RepRap Wally Can Print Larger Versions of Itself

Reprap Wally

SCARA based 3D printers seem to be all the rage these days, and with good reason. This RepRap Wally doesn’t use any linear rods or timing belts — in fact, it can even print larger versions of itself with each iteration! Well, minus the electronics of course.

It was first spotted out in the wild at the NYC Makerfaire, and looks to be a pretty slick design. Using fully 3D printed limbs, the steppers move the arms using a fishing line. To reduce the load on the joints, a bowden extruder is also used. The really cool part of this is the z-axis, it uses a 4-bar linkage to stay level, but because of this, it also moves along an arc in the y-axis as it raises or lowers. This is accounted for in the firmware — otherwise you’d have some rather interesting curved prints!

Stick around after the break to see it in action, it’s a nice change to watch from the standard gantry style printers.

Looking for more SCARA based printers? We recently shared a giant industrial SCARA robot that has been converted to a 3D printer!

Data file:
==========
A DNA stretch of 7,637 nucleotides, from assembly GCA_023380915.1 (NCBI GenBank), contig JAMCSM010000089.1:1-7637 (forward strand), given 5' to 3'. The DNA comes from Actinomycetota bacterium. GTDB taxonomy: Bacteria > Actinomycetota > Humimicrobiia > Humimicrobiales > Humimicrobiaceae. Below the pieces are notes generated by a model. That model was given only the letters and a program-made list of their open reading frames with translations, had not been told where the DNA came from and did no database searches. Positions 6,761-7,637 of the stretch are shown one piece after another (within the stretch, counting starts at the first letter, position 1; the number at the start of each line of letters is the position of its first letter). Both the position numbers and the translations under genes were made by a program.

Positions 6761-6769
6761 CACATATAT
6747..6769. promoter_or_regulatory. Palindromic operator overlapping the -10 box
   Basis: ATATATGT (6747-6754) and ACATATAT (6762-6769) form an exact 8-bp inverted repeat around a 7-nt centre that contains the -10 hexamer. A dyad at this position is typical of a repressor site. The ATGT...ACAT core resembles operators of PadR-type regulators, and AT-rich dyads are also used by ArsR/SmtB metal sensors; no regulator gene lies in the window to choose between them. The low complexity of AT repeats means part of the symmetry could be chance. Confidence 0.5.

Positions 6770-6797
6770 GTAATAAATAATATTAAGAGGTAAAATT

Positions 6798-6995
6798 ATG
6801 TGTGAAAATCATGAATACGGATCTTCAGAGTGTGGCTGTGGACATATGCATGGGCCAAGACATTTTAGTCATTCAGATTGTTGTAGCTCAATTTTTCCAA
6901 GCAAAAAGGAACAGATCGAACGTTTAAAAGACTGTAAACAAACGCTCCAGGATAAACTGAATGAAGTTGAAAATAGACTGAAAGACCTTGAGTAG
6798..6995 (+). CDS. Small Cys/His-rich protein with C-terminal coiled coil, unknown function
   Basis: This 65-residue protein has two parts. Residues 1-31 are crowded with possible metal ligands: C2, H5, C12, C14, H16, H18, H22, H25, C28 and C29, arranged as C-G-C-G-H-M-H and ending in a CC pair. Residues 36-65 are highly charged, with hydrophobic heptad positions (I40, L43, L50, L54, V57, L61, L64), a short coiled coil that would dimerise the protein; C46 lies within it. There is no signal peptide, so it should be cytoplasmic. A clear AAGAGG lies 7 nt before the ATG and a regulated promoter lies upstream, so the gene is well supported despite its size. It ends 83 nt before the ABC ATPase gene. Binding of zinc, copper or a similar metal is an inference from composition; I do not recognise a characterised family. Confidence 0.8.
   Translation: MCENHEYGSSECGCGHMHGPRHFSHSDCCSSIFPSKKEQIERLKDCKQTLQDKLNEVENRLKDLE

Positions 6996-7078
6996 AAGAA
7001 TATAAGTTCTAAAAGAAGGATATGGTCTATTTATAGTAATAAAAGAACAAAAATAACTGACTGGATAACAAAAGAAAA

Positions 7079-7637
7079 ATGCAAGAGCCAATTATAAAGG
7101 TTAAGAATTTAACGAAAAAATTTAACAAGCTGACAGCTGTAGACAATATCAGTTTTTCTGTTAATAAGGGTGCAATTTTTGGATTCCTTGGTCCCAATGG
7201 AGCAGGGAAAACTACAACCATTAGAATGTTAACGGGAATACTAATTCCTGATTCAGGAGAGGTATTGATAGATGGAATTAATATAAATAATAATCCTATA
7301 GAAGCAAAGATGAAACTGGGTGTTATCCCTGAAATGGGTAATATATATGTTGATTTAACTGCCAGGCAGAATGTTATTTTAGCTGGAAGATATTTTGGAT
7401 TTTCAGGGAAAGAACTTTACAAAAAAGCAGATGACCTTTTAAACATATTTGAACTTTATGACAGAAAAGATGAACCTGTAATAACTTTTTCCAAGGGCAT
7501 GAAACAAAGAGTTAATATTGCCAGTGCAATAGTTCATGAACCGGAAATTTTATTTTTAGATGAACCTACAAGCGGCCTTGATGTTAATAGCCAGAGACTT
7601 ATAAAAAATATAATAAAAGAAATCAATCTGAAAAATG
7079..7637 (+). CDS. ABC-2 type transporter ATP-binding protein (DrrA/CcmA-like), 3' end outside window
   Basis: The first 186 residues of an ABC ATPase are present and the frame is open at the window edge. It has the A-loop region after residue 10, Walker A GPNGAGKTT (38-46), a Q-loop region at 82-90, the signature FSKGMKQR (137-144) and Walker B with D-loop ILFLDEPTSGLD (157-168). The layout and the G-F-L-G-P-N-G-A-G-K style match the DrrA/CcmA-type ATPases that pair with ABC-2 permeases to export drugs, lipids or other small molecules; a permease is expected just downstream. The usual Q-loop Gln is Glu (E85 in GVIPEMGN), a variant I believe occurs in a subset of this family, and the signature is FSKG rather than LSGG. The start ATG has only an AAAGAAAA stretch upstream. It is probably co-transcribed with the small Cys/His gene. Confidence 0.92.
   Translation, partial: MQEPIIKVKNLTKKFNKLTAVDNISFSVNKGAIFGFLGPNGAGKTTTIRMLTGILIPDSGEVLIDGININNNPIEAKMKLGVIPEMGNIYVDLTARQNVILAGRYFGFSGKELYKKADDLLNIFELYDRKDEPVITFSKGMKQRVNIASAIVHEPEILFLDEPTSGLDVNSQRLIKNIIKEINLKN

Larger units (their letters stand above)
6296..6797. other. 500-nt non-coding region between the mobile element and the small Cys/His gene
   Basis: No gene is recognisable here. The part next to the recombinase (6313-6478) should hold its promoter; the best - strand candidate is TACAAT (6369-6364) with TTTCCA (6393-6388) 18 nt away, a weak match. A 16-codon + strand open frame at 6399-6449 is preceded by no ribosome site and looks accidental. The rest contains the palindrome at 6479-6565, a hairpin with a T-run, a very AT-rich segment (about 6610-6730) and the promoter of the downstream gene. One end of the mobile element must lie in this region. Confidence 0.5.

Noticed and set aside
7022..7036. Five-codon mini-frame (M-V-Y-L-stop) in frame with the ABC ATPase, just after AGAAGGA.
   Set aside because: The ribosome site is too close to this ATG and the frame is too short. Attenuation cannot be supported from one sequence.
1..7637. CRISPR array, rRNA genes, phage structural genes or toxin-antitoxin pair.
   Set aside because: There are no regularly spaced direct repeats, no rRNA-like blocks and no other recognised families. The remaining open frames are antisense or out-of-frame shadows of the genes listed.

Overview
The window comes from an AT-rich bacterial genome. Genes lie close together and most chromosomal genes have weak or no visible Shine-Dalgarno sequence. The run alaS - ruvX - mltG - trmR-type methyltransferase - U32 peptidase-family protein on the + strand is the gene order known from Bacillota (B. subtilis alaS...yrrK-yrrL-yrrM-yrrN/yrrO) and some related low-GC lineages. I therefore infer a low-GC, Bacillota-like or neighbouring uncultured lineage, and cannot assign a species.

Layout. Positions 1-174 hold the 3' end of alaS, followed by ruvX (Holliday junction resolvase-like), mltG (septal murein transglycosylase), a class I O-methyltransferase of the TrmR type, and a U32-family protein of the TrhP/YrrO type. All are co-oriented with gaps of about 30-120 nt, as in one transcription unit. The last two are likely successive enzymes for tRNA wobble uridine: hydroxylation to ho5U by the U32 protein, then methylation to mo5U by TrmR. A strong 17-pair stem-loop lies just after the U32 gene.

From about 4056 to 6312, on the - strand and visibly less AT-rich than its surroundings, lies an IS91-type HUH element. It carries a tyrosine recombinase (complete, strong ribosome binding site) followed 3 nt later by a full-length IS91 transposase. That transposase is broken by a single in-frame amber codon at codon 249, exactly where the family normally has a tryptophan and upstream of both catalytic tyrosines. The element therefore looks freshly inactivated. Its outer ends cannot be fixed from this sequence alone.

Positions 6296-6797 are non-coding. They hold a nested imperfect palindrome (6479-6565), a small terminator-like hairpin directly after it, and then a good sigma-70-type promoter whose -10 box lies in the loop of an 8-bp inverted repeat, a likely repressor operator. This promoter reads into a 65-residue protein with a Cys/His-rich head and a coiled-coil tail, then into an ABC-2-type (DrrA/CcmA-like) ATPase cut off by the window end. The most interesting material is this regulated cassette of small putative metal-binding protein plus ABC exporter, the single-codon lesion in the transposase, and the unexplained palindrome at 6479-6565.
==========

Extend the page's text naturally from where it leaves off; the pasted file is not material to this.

[via Reddit]

Comments

  1. Galane says:

    Instead of compensating for the curved motion of the 4 bar linkage for the z axis, they could’ve used a Peaucellier-Lipkin linkage.

    • Zac says:

      Yes, except they’d have to use 2 pauecellier-lipkin linkages in a 4 bar-linkage configuration in order to keep it level.

    • adcurtin says:

      While that may seem like a good idea, the 4 bar linkage has way fewer joints and linkages than the Peaucellier-Lipkin linkage. Since most of the slop comes from the joints, fewer joints means less slop, which means tighter tolerances. Accounting for the lateral motion is done in software, which doesn’t suffer from slop. Adding the software translation is also a lot cheaper than printing more linkages for every printer. The 4 bar linkages is cheaper and more accurate. The only downside is the development of the software translation.

  2. Liam says:

    Sarrius linkages seem to be one of those things sounds like an awesome idea for reprap, but I’ve not seen a working one in a printer yet.

    I’ve thought many a time about how cool dual arm scaras are for reprap, though I want to put the motors on a rising platform, not the bed, to do away with the need of a back board.

    Bowden extruders are the reason I don’t have a delta, so it would be good to have arms strong enough to support a direct drive extruder.

    I’ve also wondered if those brushless gimbal motors would be good to drive the arms. Though they’re the same price as steppers the electronics to drive them could work out a lot cheaper.

  3. bom says:

    More detailed video here:

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